Differences Between School and College

Sterling College Student Life

High School

• Teacher/Student Contact:
Teacher/student contact is closer and more frequent (5 days per week). Very little responsibility is placed on the student to attend class – they will attend class because they are already at school.

• Competition and Grades:
Academic competition is not as strong: good grades can be obtained with minimum effort.

• Status:
Students establish a personal status in academic and social activities based on family and community factors.

• Counseling and Dependence:
Students can rely on parents, teachers and counselors to help make decisions and give advice. Students must abide by parents’ boundaries and restrictions.

• Motivation:
Students get stimulation to achieve or participate from parents, teachers, and counselors.

• Freedom:
Students’ freedom is limited. Parents will often help students out of crisis, if one occurs.

• Value Judgments:
Students often make value judgments based on parental values. Many of their value judgments are made for them.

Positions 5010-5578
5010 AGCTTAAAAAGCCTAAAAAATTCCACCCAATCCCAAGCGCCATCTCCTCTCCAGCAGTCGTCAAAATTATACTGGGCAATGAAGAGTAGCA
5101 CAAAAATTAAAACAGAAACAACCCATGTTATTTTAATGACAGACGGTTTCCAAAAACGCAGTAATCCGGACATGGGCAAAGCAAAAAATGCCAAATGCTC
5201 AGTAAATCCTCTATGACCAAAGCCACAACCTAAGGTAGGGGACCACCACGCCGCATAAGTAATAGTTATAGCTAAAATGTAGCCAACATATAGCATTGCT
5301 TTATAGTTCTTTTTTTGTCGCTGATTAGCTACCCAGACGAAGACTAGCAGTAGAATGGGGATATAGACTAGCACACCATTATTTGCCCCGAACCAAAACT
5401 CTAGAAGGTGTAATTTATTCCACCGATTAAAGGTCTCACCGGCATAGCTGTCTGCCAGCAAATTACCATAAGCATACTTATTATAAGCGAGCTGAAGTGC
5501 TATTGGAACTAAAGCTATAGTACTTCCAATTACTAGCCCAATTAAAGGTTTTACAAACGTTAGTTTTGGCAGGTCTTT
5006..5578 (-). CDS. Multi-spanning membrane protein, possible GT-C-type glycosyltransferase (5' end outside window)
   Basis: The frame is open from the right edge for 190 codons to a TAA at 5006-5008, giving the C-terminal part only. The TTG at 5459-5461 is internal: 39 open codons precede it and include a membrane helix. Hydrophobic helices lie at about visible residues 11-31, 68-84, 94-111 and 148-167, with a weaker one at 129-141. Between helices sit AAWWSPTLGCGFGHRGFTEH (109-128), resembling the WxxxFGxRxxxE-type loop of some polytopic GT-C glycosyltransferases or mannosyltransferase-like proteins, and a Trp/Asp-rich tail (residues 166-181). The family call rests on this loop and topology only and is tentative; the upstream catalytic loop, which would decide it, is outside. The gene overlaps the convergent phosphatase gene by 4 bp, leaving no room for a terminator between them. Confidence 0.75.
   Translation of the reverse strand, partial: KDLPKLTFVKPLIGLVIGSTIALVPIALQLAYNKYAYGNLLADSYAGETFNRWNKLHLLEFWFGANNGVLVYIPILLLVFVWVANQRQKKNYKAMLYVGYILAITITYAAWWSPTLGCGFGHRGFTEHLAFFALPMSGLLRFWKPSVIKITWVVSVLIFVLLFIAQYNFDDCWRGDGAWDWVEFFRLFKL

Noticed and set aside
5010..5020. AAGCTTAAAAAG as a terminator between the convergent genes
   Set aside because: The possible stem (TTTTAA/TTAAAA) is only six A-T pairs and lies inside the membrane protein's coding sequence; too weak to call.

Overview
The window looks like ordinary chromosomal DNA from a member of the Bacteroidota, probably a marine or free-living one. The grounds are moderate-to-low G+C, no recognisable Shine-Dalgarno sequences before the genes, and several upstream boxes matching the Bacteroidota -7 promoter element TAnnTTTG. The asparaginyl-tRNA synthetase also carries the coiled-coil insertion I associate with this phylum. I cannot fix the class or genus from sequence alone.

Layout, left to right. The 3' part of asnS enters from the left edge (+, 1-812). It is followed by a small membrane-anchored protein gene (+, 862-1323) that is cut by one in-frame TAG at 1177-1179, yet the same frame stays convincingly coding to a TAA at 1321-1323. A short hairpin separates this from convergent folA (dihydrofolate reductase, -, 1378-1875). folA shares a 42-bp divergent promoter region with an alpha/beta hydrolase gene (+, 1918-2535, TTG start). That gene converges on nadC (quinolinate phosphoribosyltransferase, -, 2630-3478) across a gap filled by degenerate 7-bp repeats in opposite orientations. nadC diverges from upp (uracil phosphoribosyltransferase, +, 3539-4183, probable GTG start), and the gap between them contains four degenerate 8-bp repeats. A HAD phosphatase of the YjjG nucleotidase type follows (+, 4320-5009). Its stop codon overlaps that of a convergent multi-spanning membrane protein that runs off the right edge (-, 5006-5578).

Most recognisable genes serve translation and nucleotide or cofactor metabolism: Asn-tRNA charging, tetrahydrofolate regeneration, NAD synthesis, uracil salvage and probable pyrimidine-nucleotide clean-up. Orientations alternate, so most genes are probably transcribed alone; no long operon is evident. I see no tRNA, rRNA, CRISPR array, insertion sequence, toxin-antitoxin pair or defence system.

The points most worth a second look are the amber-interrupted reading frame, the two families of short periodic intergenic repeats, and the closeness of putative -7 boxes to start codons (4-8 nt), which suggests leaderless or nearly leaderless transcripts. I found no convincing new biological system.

College

• Teacher/Student Contact:
Faculty members are available during their office hours or by appointment to address concerns. Students are responsible for meeting with their professors. Students must choose to attend class.

• Competition and Grades:
Academic competition is much stronger, minimum effort may produce poor grades. The student’s perception that he/she is giving maximum effort may not result in a top grade.

• Status:
Students can build their status as they wish; high school status can be repeated or changed.

• Counseling and Dependence:
Students rely on themselves; they see the results of making their own decisions. It is their responsibility to seek advice as needed. Students set their own restrictions.

• Motivation:
Students supply their own motivation to their work and activities.

• Freedom:
Students have much more freedom. Students must accept responsibility for their own actions.

• Value Judgments:
Students have the opportunity to develop their own opinions and values. To be successful, students must be willing to learn about and respect differences.